Playful Parenting: Part One

I'm really not the one to talk to about Playful Parenting. Ask my husband, he's usually much better at it. But I want to do better. Especially recently when faced with many daily power struggles. Yes, I do have a three-year-old.

So the questions weighing on my mind have been:

1) Can this youngster be taught lessons of responsibility and cause ----> effect and sharing and kind behavior and taking a "no" with grace...{etc}...without punitive actions such as spankings, time-outs, uh, ya, just spanking and time-outs, I guess...*big question mark*

2) Wouldn't other methods {such as playful redirection or beating around the bush} fail to teach the important lessons and possibly spoil the child?

3) How can I really best teach my child to be thoughtful, considerate, responsible? I obviously don't want to hurt or spoil.

Tough stuff. 

Is this really the time to break out "tickle monster" or a game of chase? I don't believe so. He's at a stage where he needs to make the connection between how his behavior affects the way his world turns. Distraction worked when he was two, long, persistent chats (tough love) may be the only way to go now that he's three.

"Crining" {my new word} will not get you what you want.

But believe me, I think that playful parents will have a definite advantage with their children when it comes to these tough times.

"Play, with all its exuberance and delighted togetherness, can ease the stress of parenting. Playful parenting is a way to enter a child's world, on the child's terms, in order to foster closeness, confidence, and connection. When all is well in their world, play is an expansive vista where children are joyful, engaged, cooperative, and creative.

Play is also the way that children make the world their own, exploring, making sense of all their new experiences, and recovering from life's upsets. But play is not always easy for adults, because we have forgotten so much. Indeed, children and adults often seem to reside in radically different worlds, even within the same house-hold. We find each other's favorite activities boring or strange: How can she spend all afternoon dressing up Barbies? How can they sit around all evening just talking?" {emphasis mine}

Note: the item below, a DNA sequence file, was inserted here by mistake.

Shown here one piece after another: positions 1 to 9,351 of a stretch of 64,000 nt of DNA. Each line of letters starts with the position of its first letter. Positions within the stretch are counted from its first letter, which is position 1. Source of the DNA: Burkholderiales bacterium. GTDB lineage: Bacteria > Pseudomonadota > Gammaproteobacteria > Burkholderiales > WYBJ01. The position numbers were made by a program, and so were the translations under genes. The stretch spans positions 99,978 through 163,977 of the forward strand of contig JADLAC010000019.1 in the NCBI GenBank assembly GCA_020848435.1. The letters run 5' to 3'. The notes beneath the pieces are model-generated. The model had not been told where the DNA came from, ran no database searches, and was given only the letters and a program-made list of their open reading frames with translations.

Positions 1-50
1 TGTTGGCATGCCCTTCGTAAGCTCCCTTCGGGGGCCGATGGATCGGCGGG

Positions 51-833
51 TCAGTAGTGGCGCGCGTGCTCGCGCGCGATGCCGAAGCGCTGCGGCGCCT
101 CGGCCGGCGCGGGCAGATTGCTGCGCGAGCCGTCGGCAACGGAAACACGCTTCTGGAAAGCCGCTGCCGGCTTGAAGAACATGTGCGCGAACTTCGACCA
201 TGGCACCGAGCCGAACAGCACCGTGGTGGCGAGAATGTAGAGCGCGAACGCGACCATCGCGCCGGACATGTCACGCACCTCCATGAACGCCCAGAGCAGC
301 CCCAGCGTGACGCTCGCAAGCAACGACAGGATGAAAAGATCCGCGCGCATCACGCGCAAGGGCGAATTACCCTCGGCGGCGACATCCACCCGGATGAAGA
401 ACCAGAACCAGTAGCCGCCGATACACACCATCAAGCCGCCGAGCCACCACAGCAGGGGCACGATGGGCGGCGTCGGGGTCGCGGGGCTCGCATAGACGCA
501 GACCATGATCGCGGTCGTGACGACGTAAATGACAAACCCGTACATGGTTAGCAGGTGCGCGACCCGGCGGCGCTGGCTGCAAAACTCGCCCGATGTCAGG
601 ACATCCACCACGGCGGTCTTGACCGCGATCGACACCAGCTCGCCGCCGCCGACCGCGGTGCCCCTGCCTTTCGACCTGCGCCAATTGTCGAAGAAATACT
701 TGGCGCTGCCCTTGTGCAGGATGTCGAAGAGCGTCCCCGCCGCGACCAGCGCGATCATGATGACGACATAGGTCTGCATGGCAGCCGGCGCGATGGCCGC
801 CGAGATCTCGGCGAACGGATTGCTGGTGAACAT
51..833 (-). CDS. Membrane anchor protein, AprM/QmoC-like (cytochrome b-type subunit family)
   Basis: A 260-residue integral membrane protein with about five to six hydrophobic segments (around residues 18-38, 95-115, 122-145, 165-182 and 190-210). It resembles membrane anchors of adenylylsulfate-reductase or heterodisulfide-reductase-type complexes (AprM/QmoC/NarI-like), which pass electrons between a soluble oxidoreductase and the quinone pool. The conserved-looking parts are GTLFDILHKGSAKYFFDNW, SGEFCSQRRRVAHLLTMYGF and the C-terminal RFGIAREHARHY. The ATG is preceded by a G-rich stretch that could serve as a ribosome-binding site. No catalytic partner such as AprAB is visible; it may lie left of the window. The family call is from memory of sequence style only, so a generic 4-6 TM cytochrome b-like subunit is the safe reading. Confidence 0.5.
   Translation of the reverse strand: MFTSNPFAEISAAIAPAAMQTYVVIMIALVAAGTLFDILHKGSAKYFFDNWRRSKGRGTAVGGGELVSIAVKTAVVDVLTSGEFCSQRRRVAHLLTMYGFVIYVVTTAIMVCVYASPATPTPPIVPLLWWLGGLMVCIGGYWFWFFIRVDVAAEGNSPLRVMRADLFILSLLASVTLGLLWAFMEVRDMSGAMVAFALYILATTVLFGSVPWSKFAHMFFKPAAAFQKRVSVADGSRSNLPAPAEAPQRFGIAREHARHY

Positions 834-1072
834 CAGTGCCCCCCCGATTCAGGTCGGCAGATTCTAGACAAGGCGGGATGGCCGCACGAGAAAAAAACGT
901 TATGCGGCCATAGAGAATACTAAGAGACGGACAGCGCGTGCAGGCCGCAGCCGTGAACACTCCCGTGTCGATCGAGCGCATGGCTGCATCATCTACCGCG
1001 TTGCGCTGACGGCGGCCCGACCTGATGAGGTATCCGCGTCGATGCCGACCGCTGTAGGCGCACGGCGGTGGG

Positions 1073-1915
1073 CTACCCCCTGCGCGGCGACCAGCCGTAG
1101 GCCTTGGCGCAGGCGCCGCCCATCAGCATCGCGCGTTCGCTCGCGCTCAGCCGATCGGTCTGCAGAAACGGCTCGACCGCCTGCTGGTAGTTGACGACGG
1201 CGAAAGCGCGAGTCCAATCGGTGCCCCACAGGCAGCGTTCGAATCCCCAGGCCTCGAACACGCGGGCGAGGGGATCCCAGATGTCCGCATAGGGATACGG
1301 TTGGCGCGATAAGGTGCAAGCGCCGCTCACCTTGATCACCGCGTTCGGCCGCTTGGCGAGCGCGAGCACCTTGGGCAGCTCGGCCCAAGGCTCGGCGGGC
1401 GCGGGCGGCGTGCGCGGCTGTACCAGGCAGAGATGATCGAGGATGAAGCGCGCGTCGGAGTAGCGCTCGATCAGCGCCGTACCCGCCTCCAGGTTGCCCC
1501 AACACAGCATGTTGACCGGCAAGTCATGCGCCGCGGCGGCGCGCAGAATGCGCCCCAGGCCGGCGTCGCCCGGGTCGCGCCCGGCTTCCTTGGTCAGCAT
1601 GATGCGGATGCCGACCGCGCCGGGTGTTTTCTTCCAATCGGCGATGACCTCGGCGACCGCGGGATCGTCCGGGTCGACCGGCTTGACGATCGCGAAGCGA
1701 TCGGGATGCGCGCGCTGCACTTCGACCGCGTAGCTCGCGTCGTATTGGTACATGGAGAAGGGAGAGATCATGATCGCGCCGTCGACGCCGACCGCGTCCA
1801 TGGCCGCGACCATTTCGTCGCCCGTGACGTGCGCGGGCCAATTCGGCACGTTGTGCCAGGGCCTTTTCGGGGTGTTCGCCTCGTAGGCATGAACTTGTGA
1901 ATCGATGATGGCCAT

Taken from Playful Parenting by Lawrence J. Cohen, PH.D. 

Indeedy. I have forgotten how to play. And being an "S" and not an "N".....have never naturally had the desire or inclination to engage in much pretend play

One thing that really works well {at times} for Peter is the "button trick". "Where's the button to push to get you out of the bath?" "Oh, here's your volume dial...I'm turning it down..." He {sometimes} responds really well to this. I would put this in the realm of playful parenting.


I'm really not able to do more than scratch the surface with this book. Other topics in the first three chapters include filling a child's love cup that may be cracked or leaking, symptoms of powerlessness and isolation, aggressive play, tuning in to your child's needs, and much more. It's jam packed.

The topic I'm still mulling over is misbehavior being somehow rewarded by play. Any thoughts on that?? 

If you want to participate in an online book club while reading this book, check out Code Name: Mama.